sábado, janeiro 18, 2014

"Quantum: Einstein, Bohr and the Great Debate about the Nature of Reality" by Majit Kumar

Quantum: Einstein, Bohr and the Great Debate About the Nature of Reality - Manjit Kumar
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In the 15th chapter the key to Quantum Mechanics (QM). It was Richard Feynman who said, “I think it is safe to say that nobody understands Quantum Mechanics.”

This book does not help either.

Quantum mechanics is the spookiest theoretical framework ever devised by man. Cats that are at the same time alive and dead ("Superposition" = "We do not know"; "Collapsing the superposition" = "finding out" whether the cat is alive and kicking), objects that are both particles and waves, etc.

The subject is very interesting, the book not so much. The framing of the debate is way off the mark. A few notes: 

1. Faraday is strangely absent;

2. Gravitation is depicted as a space-warp. Unfortunately the alternative of a field supporting gravitational waves is nowhere to be seen;

3. QM is not relativistic - yet this issue, critical to causality, is missing;

4. It's ridden with unexplained concepts like electron ‘spin’ and exclusion rule. Schrödinger’s wave mechanics was a huge advancement, but relating the wave function to real probabilities was formulaic;

5. The collapse of the wave function and the measurement process is not properly explained;

6. The last years of QM's developments are hardly mentioned, maybe to the high esoteric nature of the subject (eg, quantum gravity). Still it would have been interesting to have at least an appendix dealing with this;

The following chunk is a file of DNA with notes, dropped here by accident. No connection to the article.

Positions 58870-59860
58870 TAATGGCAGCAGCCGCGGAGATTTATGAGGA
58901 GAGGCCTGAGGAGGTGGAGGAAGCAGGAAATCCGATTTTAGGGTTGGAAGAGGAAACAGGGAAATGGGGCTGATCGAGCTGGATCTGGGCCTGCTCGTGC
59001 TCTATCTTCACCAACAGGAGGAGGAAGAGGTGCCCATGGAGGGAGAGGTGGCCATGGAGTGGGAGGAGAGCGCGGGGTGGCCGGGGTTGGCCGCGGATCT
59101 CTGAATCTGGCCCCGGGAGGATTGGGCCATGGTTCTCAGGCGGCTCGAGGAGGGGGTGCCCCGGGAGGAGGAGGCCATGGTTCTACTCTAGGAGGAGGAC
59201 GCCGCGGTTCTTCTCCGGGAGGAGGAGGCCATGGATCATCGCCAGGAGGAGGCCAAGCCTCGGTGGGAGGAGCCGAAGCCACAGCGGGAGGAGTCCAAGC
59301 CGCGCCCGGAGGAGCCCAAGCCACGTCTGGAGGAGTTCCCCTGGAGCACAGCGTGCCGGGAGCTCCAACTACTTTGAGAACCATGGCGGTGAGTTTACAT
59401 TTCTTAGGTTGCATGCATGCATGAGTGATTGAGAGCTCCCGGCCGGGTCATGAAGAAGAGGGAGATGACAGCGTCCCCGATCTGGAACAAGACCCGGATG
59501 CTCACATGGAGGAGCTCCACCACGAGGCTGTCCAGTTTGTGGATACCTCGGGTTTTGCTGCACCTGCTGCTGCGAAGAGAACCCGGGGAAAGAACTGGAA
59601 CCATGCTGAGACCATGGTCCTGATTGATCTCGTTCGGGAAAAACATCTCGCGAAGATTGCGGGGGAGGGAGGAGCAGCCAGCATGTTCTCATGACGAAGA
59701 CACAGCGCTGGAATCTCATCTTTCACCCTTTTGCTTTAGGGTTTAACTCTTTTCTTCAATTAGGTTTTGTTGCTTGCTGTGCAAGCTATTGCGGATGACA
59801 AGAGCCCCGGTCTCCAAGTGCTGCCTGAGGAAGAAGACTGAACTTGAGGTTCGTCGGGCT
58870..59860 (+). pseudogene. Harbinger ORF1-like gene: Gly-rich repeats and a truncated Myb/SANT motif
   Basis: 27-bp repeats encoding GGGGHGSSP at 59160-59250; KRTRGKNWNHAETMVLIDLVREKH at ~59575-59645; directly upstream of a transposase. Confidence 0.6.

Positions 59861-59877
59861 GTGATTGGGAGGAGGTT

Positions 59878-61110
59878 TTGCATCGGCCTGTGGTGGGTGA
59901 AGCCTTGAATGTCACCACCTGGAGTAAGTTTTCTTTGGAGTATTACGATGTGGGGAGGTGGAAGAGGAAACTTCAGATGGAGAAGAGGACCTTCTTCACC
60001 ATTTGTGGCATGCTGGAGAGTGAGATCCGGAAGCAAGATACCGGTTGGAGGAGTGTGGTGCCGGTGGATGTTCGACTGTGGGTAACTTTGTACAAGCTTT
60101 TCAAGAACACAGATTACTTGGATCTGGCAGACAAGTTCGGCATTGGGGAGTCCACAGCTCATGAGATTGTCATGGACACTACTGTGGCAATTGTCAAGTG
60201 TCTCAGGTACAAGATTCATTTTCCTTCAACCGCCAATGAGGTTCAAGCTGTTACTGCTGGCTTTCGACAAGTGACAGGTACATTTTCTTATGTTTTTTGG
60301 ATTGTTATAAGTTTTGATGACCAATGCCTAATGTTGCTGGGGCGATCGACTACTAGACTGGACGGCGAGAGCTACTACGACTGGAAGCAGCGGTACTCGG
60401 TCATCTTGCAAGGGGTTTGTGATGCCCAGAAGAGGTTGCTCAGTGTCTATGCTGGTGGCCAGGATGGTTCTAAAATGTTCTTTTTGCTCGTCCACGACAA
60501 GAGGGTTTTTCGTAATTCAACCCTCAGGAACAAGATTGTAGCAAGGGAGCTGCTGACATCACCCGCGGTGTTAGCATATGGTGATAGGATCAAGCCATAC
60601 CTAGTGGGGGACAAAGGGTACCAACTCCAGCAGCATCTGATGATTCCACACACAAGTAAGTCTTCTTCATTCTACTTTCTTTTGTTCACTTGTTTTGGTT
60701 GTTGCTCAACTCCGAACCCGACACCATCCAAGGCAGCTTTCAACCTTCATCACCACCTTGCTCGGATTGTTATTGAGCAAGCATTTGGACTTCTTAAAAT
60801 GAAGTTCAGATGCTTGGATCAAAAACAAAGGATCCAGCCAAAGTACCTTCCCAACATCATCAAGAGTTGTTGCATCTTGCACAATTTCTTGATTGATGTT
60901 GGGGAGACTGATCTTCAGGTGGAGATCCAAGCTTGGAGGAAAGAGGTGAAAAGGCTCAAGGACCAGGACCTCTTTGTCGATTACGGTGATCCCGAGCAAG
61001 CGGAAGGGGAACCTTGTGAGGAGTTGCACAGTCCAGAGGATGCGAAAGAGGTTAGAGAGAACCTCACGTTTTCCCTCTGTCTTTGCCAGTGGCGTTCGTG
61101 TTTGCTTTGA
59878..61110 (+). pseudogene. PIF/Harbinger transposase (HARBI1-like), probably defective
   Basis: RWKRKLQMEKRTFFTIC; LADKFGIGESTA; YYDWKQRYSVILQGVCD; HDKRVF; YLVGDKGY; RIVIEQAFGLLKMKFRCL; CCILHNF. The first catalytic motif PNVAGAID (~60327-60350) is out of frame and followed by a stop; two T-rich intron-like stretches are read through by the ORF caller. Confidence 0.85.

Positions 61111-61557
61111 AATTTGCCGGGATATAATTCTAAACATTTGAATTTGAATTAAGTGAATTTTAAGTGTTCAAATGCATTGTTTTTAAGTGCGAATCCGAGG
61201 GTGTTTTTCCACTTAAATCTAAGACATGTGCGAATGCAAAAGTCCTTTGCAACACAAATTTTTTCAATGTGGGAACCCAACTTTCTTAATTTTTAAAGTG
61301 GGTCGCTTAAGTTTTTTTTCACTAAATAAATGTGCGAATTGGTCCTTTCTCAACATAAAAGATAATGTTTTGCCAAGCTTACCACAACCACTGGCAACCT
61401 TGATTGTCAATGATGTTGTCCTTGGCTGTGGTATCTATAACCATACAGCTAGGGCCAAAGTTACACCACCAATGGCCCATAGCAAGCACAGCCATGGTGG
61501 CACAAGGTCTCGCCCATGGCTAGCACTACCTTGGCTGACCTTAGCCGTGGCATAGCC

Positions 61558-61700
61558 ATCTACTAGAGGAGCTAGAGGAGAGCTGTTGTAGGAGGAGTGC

7. It does not draw any philosophical conclusions. Everything seems quite bare;

8. The overuse of amusing stories, anecdotes and quotations breaks up the narrative flow.

Einstein’s main objection to QM was directed at the notion that there's something in nature that allowed "ghostly action at a distance" ("spukhafte Fernwirkung" in Einstein's own words), meaning that faster-than-light speeds had to be possible in QM. He was also quite adamant in denying that an underlying reality existed (through the so-called ‘hidden variables’). Still in his lifetime, he was able to "demonstrate" that the measurement of separated systems could not influence each other directly. If only that were possible (ie, at a distance influence), magic would also be possible... 

There are a few SF books that were able to capture the duality of nature in a more interesting fashion (eg, "One, True Platonic Heaven: A Scientific Fiction of the Limits of Knowledge by John L. Casti").

The last quote in the book by German playwright and philosopher Gotthold Lessing: “The aspiration of truth is more precious than its assured possession”, also epitomizes for me the quest for the ultimate TOE (Theory of Everything).

3 stars for the 2 chapters dealing with the 1927 and 1930 Solvay conferences.

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